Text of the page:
NAB president Gordon Smith said Friday that the FCC is still
waiting to see inside the "black box" of the FCC's spectrum incentive
auction proposal, but that if the FCC chairman thinks there are a number of
broadcasters in big cities interested in selling their spectrum, it may be
predicated on the "misbegotten" belief that broadcasting is an
industry in decline. "That is simply false," he said.
"If there is a stampede coming, we are certainly not
hearing any hooves," he said. He said there has been some activity and
"some speculators entering the market." Smith said the FCC has not
taken a count of how many stations might be offering up spectrum. "What we
have heard from our members is how earnestly committed they are to the future
of the broadcast business."
"We're in uncharted territory," said Smith of the
auction. "We're inferring what this means and how it will work...If they set
the price too low, they may get no volunteers. If they set the price too low,
they may get no revenue from wireless broadband. Our focus," he said,
"is for it to be transparent as possible and make sure that in the
repacking, our members are protected if they choose to stay."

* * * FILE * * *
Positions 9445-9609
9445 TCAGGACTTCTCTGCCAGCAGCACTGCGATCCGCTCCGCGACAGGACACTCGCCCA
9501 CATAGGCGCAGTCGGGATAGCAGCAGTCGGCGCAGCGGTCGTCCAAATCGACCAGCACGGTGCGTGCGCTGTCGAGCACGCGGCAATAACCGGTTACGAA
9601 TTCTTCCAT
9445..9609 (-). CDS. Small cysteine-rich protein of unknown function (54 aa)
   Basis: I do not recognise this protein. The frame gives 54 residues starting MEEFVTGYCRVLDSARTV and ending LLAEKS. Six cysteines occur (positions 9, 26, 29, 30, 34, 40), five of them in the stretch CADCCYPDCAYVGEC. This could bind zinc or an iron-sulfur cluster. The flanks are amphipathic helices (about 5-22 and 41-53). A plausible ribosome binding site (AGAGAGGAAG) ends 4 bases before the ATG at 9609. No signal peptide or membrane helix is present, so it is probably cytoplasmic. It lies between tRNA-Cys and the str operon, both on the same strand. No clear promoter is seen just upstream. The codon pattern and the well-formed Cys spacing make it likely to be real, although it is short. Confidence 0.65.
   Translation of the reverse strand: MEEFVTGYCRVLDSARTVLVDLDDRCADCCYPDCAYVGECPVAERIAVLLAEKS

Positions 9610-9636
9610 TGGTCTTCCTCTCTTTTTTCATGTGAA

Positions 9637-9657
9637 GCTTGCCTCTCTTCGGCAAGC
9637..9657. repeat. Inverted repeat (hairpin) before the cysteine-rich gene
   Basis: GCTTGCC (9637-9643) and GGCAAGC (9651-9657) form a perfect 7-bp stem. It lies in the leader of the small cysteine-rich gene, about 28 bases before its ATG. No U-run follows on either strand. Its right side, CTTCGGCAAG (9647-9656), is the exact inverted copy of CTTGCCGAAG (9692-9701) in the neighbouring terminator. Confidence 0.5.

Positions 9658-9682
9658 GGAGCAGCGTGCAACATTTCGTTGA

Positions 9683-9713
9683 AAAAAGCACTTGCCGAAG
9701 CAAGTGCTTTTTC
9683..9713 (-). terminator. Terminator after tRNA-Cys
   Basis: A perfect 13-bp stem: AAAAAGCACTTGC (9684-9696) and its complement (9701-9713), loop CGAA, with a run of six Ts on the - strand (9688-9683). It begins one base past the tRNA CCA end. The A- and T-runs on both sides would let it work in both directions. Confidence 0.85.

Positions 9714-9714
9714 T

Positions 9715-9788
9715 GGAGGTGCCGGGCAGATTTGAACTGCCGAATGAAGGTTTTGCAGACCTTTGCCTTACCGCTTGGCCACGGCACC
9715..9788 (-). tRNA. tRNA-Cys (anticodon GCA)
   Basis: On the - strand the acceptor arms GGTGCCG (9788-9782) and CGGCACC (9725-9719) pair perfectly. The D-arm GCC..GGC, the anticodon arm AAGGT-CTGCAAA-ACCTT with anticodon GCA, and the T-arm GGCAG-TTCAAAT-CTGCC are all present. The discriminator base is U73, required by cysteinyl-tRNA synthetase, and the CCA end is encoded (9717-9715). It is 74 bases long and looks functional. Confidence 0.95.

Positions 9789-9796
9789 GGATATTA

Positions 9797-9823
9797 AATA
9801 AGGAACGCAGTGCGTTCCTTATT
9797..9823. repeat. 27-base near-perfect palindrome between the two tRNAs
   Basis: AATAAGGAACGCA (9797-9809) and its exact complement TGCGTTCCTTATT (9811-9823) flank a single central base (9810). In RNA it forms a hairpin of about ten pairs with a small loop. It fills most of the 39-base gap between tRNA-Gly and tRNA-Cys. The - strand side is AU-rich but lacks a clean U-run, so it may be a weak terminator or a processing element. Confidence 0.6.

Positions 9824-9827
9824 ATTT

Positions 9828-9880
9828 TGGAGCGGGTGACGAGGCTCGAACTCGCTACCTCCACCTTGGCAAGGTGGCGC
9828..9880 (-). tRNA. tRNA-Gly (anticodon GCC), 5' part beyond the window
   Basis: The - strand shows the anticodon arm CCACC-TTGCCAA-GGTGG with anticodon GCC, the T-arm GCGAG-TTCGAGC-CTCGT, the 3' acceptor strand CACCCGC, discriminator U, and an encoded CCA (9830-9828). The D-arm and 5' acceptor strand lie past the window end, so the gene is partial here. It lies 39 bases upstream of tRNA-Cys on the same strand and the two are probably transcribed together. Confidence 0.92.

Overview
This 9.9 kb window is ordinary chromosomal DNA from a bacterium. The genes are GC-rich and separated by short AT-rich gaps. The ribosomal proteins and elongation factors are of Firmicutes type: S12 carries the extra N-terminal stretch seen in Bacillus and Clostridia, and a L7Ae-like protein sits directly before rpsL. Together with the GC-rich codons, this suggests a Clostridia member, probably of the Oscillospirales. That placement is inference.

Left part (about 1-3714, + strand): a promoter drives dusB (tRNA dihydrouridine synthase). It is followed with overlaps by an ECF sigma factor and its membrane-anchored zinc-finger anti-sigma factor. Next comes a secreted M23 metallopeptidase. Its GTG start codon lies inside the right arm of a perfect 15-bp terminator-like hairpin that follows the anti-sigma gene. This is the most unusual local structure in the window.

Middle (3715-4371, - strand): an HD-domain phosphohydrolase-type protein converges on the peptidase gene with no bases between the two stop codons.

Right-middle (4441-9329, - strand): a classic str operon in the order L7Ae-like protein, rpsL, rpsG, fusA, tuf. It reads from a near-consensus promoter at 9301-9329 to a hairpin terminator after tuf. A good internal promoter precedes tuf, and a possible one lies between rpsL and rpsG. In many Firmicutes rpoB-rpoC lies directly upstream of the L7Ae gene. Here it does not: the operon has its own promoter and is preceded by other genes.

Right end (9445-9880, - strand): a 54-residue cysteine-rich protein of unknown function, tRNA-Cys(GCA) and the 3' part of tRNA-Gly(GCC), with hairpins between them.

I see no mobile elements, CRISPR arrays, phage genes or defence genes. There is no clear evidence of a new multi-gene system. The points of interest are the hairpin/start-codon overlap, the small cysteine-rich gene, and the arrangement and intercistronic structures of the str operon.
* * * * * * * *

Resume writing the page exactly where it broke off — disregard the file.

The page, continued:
Smith was talking with reporters after the FCC voted to
launch it proposed framework for those auctions -- actually one auction as the
FCC is proposing it -- intended to voluntarily reclaim spectrum from
broadcasters for re-auction to wireless broadband.
Smith called it a historic day. "There has never been
an auction of this magnitude. We recognize that the FCC has a daunting task but
we are committed to working constructively with them to ensure its success and
the protection of those broadcasters who are not volunteers, who remain the
focus of our concern."
He said his hope, and the assurance the FCC has given them,
is that it will be a transparent process.
Smith alluded to NAB's skepticism about the professed
spectrum crunch, given what he said was "all the warehousing and
speculation." He said the real crisis looming was the impact of billing by
the bit. He said the future has "both signals [broadcast and broadband]
marching together to the benefit of the American people." FCC Chairman
Julius Genachowski had said something similar earlier Friday.
Saying NAB still needed to study it, Smith had no comment on
the FCC's request for comment on whether broadcasters would be given the option
of compensation for permitting more interference to their signal, which could
be interpreted as paying them to allow lesser quality service to their viewers.
"We need to look at that," said, and reserved
comment until NAB got more information.
The FCC has sought comment on how it should implement
Congress' requirement that it make all reasonable efforts to preserve coverage
areas. Smith said that NAB was assuming that would follow the DTV transition
standard of no more than 2% coverage loss.